Fibroblast growth factor-9 inhibits astrocyte differentiation of adult mouse neural progenitor cells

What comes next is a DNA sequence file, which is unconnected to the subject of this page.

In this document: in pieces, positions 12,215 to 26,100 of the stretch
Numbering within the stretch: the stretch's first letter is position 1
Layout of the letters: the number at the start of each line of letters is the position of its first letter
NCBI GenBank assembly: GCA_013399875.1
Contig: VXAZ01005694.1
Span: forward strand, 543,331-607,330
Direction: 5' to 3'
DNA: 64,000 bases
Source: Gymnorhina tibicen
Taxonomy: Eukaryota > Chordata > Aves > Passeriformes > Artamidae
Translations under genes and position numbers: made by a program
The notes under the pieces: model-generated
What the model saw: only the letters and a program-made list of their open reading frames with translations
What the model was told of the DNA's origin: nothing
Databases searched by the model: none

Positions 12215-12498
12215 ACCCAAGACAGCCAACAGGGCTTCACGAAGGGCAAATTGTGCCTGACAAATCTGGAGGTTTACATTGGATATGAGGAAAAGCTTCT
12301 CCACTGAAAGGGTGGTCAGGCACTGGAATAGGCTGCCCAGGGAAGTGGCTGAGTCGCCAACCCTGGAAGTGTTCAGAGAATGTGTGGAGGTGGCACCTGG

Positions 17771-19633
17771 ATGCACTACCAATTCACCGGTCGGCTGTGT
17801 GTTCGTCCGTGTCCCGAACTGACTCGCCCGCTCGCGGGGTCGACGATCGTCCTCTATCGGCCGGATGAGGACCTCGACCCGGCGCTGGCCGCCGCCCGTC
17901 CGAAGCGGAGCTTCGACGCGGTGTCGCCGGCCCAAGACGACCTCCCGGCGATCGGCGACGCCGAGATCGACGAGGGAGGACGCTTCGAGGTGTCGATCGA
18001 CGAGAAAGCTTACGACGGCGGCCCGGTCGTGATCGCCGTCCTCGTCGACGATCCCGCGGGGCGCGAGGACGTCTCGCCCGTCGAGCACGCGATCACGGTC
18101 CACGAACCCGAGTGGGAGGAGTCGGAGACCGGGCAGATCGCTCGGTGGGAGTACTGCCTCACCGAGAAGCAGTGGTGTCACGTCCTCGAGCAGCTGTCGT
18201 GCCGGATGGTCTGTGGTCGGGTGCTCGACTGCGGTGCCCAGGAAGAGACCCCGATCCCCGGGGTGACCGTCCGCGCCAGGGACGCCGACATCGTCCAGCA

Fibroblast growth factor-9 (FGF9) is expressed in the CNS and is reported to be a mitogen for glial cells, to promote neuronal survival, and to retard oligodendrocyte differentiation. Here we examined the effects of FGF9 on the differentiation, survival, and proliferation of adult neural progenitor cells derived from the adult mouse subventricular zone. FGF9 by itself induced neurosphere proliferation, but its effects were modest compared with those of epidermal growth factor and FGF2. When neurospheres were dissociated and plated for differentiation, FGF9 increased total cell number over time in a dose-dependent manner. Ki67 immunostaining and bromodeoxyuridine incorporation indicated that this was at least partially due to the continued presence of proliferative nestin-positive neural progenitor cells and βIII tubulin-positive neuronal precursors. FGF9 also promoted cell survival as indicated by a decreased number of TUNEL-positive cells over time. Assessment of differentiation showed that FGF9 increased neuron generation that reflected the increase in total cell number; however, the percentage of progenitor cells differentiating into neurons was slightly decreased. FGF9 had a modest effect on oligodendrocyte generation, although it appeared to slow the maturation of oligodenrocytes at higher concentrations. The most marked effect on differentiation was an almost total lack of glial fibrillary acidic protein (GFAP)-positive astrocytes up to 7 days following FGF9 addition, indicating that astrocyte differentiation was strongly inhibited. Total inhibition required prolonged treatment, although a 1-hr pulse was sufficient for partial inhibition, and bone morphogenic protein-4 could partially overcome the FGF9 inhibition of astrocyte differentiation. FGF9 therefore has multiple effects on adult neural precursor cell function, enhancing neuronal precursor proliferation and specifically inhibiting GFAP expression. © 2009 Wiley-Liss, Inc.